The ECJ ruled that the decisive factor for the scope of trademark protection is not whether the trademark is a figurative or a position mark, but only the way in which the trademark is perceived. The focus was on a sports shoe with dotted lines.
The classification of a trademark as a position mark or as a figurative mark is irrelevant to the scope of trade mark protection or to the assessment of the actual use made of a trade mark,, the European Court of Justice (ECJ) ruled today. Positional marks are close to the categories of figurative marks and three-dimensional marks, since their purpose is to affix figurative or three-dimensional elements to the surface of the product. It follows from the foregoing that, for the purposes of assessing their distinctive character, classification in a category of marks is irrelevant.
Background: Sports shoe with dotted lines in the center
The background to the judgment is an infringement action and a counterclaim with contradictory decisions declaring revocation of the trade mark. The disputed mark is a sports shoe with dashed lines of the intervener, the Munich, SL (Spain). The dispute mark has been registered as a Union trade mark since 2004 and is contested by Deichmann (Germany).
The European Court (Court of First Instance (CFI)) dismissed Deichmann’s action last year (we reported – sports shoe with dotted lines: position or figurative mark?).
The point at issue was proof of genuine use of the mark during the relevant period. Did the illustrations in the catalogues submitted show different types of sports footwear to which different crossed lines were attached? And was the Board of Appeal entitled to take into account coloured elements even though the trade mark application was filed in black and white?
The applicant Deichmann claimed that the contested mark did not appear on the shoes in the evidence submitted. Since the mark at issue is a figurative mark, the marketing of shoes which look so similar cannot prove use of that mark.
The CFI had rejected this argument in its judgement last year. A trade mark, even if it is to be regarded as a position mark, remains at the same time a figurative mark, the CFI clarified. For the scope of trademark protection, however, it is in any case not decisive whether it is a figurative mark or a position mark, but only the way in which the trademark is perceived, the CFI ruled.
Dotted lines – part of the Union mark?
The ECJ confirmed the judgement of the CFI in its ruling today. The graphic representation of a mark must be clear, precise, self-contained, easily accessible, comprehensible, durable and objective, pointed out in its today’s judgment. Two types of graphic design were used in the graphic representation of the mark at issue, namely the interrupted or dotted ‘dashed’ lines representing the appearance of the product covered by that mark and two solid lines representing a fixed cross.
Last year, the CFI held that the “dotted” lines forming the outline of the sports shoe and its laces should be understood as allowing the position of that cross to be determined without the outline of that product being covered by the trade mark.
The ECJ expressly confirms this assessment. It can be inferred directly and with sufficient precision from the graphic representation of the mark at issue that the protection sought comprises only a cross consisting of two black cut lines represented in solid lines.
In addition to the graphic representation, other materials relevant to the proper identification of the essential characteristics of a sign, such as, in this case, dashed lines, may also be taken into account, the Court ruled today.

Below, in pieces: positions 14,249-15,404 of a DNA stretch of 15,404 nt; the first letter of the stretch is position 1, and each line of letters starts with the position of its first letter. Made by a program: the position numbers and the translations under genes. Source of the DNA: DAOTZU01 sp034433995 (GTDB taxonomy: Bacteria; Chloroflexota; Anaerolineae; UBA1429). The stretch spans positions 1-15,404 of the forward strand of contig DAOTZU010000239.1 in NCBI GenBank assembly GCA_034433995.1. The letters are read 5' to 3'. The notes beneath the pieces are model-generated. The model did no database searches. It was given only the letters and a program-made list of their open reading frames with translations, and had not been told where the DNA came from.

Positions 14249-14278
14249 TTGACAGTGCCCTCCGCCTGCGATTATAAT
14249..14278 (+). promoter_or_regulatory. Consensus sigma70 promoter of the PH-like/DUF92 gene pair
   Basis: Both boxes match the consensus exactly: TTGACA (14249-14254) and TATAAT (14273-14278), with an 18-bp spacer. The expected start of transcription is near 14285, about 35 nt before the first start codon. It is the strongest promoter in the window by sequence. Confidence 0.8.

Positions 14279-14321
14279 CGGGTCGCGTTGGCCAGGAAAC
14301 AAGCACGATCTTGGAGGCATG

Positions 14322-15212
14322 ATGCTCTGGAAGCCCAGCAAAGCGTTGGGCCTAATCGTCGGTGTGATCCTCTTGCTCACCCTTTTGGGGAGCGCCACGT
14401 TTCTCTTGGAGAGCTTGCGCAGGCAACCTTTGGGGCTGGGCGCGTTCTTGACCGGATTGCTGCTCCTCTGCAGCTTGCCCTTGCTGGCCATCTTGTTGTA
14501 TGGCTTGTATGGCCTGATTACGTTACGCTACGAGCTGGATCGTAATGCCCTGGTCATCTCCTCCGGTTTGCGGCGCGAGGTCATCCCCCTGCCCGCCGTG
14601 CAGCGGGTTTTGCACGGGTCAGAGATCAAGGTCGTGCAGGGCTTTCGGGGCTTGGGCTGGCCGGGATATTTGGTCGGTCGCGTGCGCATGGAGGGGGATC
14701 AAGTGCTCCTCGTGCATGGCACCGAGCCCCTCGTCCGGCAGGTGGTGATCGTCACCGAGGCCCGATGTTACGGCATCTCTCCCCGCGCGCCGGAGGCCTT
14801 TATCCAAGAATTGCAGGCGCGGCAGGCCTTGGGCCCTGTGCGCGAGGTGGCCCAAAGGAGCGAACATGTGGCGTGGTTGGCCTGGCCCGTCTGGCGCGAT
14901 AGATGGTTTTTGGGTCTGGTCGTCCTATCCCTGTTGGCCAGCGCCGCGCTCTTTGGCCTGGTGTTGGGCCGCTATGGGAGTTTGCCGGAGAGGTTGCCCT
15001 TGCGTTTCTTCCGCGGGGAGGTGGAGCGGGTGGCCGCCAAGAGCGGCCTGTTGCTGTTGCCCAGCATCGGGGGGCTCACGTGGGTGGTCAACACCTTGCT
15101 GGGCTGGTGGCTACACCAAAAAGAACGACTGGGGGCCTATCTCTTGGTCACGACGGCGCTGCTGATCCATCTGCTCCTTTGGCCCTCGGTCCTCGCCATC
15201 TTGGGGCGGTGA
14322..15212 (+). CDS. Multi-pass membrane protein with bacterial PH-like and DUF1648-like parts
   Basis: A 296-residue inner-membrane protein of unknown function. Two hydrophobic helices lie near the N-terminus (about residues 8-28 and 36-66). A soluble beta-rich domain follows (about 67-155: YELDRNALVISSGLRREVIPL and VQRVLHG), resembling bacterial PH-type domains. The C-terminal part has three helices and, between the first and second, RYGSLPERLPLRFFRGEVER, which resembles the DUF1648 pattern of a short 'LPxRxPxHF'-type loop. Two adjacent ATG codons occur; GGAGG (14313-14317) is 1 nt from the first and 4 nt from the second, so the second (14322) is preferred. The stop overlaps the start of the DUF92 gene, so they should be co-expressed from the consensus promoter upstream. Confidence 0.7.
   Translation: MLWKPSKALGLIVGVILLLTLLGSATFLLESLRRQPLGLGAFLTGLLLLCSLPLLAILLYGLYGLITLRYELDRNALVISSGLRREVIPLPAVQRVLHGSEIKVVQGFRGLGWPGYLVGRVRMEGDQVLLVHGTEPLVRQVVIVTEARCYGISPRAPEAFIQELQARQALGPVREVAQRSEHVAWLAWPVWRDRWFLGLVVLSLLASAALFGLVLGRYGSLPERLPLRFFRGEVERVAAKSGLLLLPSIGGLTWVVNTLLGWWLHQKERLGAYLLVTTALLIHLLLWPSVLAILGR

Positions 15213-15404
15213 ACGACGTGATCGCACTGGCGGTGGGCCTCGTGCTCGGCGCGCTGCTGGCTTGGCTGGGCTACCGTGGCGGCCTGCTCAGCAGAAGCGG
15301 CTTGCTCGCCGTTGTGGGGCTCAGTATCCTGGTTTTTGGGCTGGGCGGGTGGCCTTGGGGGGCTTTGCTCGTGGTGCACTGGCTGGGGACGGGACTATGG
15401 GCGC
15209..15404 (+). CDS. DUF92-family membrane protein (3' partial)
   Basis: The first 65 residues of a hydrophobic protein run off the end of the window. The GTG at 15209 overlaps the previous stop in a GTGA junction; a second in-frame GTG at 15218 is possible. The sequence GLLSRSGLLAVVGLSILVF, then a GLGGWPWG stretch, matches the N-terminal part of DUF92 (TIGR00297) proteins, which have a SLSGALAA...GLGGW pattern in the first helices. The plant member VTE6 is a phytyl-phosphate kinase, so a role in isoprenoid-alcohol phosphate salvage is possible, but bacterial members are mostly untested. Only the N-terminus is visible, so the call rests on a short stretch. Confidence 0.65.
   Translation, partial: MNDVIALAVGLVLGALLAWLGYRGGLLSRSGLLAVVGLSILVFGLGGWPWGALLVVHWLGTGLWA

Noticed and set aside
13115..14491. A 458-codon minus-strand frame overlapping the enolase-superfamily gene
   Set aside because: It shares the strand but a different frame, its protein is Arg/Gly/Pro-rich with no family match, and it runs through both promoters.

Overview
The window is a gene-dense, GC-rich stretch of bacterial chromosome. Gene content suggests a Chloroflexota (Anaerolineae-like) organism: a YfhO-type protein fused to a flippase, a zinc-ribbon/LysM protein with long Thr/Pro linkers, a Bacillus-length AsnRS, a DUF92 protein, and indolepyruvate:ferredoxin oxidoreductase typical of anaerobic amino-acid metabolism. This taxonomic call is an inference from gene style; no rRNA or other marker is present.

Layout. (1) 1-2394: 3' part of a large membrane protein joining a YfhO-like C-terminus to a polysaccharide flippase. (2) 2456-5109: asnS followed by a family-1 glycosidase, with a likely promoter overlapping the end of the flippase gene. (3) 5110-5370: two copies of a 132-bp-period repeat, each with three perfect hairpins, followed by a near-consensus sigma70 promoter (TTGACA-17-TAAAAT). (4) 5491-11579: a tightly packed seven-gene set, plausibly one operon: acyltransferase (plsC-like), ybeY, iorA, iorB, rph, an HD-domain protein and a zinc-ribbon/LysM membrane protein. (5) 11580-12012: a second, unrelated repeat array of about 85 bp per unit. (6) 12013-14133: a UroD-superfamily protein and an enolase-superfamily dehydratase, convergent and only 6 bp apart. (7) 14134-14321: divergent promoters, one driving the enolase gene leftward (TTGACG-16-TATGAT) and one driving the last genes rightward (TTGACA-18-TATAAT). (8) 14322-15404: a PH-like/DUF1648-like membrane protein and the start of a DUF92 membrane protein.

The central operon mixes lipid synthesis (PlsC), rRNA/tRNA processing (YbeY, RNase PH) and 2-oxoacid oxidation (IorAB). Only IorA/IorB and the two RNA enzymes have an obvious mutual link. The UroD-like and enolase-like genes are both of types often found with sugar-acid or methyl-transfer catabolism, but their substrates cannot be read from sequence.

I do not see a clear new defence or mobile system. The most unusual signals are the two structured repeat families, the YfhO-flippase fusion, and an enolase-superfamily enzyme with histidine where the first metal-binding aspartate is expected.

Although the ECJ acknowledged that, when dotted lines are used to register a trade mark, a description or disclaimer is often added to define the scope of the protection claimed, the fact remains that neither existing law nor case-law requires such statements to be made. An applicant for trade mark protection is free to determine the scope of the protection sought by adding a description of the subject-matter of the registered trade mark.
EUIPO Directive and EU Law
Deichmann had also asserted that the EUIPO Guidelines require that a position mark is expressly described as such. Deichmann argued that if the broken or dotted lines were not the subject of an express disclaimer of liability, those lines were part of the mark. The ECJ rejected this. The ECJ clarified that the EUIPO directives were not binding legal acts interpreting provisions of EU law and that the law did not require an explicit disclaimer.
Figurative marks can be position marks
The CFI had already pointed out in its judgment that case law recognises the possibility that figurative marks are in reality “positional marks”. A trade mark, even if it is to be regarded as a position mark, remains at the same time a figurative mark, the CFI had clarified. Dashed lines are regularly used in trade mark representations, the court of first instance added, without necessarily indicating in detail all the contours or other characteristics of those goods.
This assessment was also confirmed today by the ECJ. Classification as a figurative or positional mark is irrelevant for the purposes of assessing actual use of such a mark, as in the present case. The CFI rightly held that the requirements for verifying the actual use of a mark are analogous to those relating to the acquisition by a distinctive sign through use for the purpose of its registration.
The ECJ also confirmed the ECJ’s assessment that whether the mark in question was registered as a figurative mark is irrelevant for determining the scope of the application. The decisive factor for the scope of the application for protection is the way in which the trade mark is perceived. The ECJ therefore confirmed the judgment of the ECJ and dismissed Deichmann’s action.